These scientists want to put a massive ‘sunshade’ in orbit to help fight climate change (Image Credit: Space.com)
A group has been formed to study and promote a space-based sunshade to help fend off global climate change.
The idea has been discussed for years, but the Planetary Sunshade Foundation is cranking out papers that support the concept and spotlight the practicality of the approach.
A planetary sunshade, the Foundation advises, could be the best solution for solar radiation management and should be viewed as a key part of global efforts to counter ongoing climate change on Earth.
A matter of degrees
Undoing the worst effects of climate change may well rest on three pillars: Emissions reduction, carbon dioxide removal and solar radiation management.
There is an international agreement to strive to keep the world’s average temperature from rising above 1.5 degrees Celsius (2.7 degrees Fahrenheit) over current averages. But the cold fact is that the lower the average temperature increase, the lower the climate impacts.
That said, climate change researchers have reported that our planet may well cross 1.5°C in the next decade. In the meantime there are now increased incidents of extreme weather, trends in sea level rise, widespread fires, along with melting ice caps.
Coupled to these warning signs is political pressure to counter climate-change calamity.
Morgan Goodwin is the Executive Director of the Planetary Sunshade Foundation.
As for why the group is pursuing the initiative, Goodwin is clear that current decarbonization strategies are necessary, but they are insufficient for a livable planet.
“To avoid the worst impacts of climate change, the world should rapidly phase out the use of fossil fuels, remove gigatons of carbon from the atmosphere, and limit the incoming solar radiation,” Goodwin told Space.com. Of all the methods broached to reduce solar radiation, he said, the sunshade has many advantages deserving of investment in the concept.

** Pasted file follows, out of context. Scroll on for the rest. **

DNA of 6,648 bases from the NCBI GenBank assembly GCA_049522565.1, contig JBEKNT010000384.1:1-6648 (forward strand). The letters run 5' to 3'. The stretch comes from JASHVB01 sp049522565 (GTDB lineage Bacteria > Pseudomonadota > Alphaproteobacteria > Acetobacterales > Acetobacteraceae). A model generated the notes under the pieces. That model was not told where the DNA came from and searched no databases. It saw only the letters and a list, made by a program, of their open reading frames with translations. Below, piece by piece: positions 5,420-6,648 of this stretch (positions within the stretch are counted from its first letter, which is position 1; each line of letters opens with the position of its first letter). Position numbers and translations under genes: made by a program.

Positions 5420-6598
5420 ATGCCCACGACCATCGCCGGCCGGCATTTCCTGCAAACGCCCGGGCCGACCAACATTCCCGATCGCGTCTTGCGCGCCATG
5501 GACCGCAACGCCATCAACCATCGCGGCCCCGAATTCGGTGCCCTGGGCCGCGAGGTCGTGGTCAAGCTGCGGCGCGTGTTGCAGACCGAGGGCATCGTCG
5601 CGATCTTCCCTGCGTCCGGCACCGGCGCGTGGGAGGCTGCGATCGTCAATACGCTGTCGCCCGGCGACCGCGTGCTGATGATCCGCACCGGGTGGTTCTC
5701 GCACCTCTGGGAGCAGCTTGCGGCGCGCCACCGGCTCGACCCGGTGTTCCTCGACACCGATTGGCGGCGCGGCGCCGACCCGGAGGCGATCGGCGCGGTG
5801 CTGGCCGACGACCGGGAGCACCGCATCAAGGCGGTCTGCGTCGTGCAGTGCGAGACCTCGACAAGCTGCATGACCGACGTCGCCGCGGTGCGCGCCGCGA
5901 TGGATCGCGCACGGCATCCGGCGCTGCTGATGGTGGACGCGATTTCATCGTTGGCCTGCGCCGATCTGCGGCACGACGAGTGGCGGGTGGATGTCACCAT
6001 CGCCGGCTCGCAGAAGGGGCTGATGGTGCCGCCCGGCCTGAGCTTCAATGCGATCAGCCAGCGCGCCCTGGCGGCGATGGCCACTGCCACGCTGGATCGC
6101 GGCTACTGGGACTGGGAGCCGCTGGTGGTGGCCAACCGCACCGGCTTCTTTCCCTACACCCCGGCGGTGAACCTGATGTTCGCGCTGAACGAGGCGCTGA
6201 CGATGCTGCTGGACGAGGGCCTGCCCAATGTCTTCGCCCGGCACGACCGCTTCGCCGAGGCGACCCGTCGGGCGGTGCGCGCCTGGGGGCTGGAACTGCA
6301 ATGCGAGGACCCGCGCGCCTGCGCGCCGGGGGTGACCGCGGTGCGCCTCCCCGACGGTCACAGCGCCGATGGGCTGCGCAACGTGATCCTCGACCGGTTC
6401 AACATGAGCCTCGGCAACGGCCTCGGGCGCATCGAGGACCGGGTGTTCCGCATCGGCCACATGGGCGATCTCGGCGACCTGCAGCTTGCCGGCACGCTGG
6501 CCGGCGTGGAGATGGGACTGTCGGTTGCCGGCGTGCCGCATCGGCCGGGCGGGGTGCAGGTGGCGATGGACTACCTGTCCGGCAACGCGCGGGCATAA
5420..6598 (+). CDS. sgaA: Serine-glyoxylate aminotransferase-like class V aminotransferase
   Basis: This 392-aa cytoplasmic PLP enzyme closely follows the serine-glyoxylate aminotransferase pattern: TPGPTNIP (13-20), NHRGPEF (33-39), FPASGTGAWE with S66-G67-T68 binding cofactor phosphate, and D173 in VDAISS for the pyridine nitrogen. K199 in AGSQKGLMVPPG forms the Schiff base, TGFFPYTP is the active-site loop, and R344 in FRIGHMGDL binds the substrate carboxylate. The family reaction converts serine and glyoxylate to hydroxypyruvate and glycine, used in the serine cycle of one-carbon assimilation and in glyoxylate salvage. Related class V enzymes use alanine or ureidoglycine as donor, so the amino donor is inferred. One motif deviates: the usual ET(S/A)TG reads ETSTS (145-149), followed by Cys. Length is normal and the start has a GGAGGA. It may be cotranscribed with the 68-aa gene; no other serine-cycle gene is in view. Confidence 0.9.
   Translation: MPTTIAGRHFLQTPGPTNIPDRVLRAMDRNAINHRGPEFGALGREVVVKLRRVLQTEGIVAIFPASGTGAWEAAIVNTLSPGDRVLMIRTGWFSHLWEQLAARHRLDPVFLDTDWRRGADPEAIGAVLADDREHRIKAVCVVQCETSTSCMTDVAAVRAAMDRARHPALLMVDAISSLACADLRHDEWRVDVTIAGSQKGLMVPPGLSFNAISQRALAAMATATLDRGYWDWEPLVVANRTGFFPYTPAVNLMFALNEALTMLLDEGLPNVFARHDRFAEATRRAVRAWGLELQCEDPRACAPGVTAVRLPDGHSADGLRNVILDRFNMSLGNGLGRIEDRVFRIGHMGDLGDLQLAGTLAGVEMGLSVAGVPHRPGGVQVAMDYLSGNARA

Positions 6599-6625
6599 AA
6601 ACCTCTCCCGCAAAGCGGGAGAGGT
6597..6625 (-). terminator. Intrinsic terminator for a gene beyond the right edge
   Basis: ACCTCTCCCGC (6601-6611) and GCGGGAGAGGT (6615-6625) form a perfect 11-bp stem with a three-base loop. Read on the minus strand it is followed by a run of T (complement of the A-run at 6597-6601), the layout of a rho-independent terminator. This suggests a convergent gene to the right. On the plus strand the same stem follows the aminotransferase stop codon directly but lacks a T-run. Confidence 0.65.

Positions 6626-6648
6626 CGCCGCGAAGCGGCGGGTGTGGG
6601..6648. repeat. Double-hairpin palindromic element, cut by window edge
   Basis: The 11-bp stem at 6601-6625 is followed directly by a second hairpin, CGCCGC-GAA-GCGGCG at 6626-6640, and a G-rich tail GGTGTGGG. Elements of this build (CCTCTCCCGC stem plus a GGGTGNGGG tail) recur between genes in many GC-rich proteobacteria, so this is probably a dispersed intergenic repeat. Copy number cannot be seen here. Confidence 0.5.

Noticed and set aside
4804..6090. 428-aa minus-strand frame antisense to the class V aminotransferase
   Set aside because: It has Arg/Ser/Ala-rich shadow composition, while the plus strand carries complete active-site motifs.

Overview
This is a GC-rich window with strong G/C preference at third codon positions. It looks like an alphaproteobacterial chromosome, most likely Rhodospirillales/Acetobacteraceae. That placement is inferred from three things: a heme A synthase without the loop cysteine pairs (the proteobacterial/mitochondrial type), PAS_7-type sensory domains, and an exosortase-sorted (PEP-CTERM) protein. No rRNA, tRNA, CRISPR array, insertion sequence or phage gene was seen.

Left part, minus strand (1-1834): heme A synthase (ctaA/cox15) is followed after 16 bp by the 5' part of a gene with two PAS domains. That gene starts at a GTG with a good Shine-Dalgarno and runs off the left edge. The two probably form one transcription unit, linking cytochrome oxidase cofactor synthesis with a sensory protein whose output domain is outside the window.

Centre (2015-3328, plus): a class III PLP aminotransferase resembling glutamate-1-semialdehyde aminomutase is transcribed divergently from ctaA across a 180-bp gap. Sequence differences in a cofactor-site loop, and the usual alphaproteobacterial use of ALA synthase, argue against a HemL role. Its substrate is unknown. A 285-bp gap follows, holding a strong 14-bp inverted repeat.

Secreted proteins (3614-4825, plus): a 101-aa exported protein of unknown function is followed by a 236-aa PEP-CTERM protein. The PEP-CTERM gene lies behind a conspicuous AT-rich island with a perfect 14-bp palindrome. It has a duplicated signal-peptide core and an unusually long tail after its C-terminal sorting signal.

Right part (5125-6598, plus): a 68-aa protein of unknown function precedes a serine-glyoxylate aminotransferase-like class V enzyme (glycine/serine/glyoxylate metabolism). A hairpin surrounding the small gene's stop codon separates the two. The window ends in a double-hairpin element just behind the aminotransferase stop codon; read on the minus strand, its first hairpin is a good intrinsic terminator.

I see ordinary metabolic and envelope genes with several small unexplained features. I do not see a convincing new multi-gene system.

Touted as a “megastructure” in space, a sunshade would be installed at the Sun-Earth Lagrange-1 point. Once in place, it could reduce radiative forcing — the trapping of heat in the atmosphere due to greenhouse gas emissions — by reflecting sunlight back into space.
The foundation says that construction of a Planetary Sunshade is possible, drawing upon initial solar sail technology already flown. “The rapid technological progress of space launch systems has resulted in the cost of sending materials and people into space dropping fast, changing the scope of what is possible.”
According to the foundation, there are two possible sunshade construction strategies.
“We are pursuing both options, and think that if a planetary sunshade is built, the initial phases of construction will be an Earth-launched architecture while the later phases will use space resources and in-space construction,” the group’s website explains.
Hands-off Mother Nature?
But there are those that hold tight onto the belief: “You shouldn’t fool with Mother Nature!”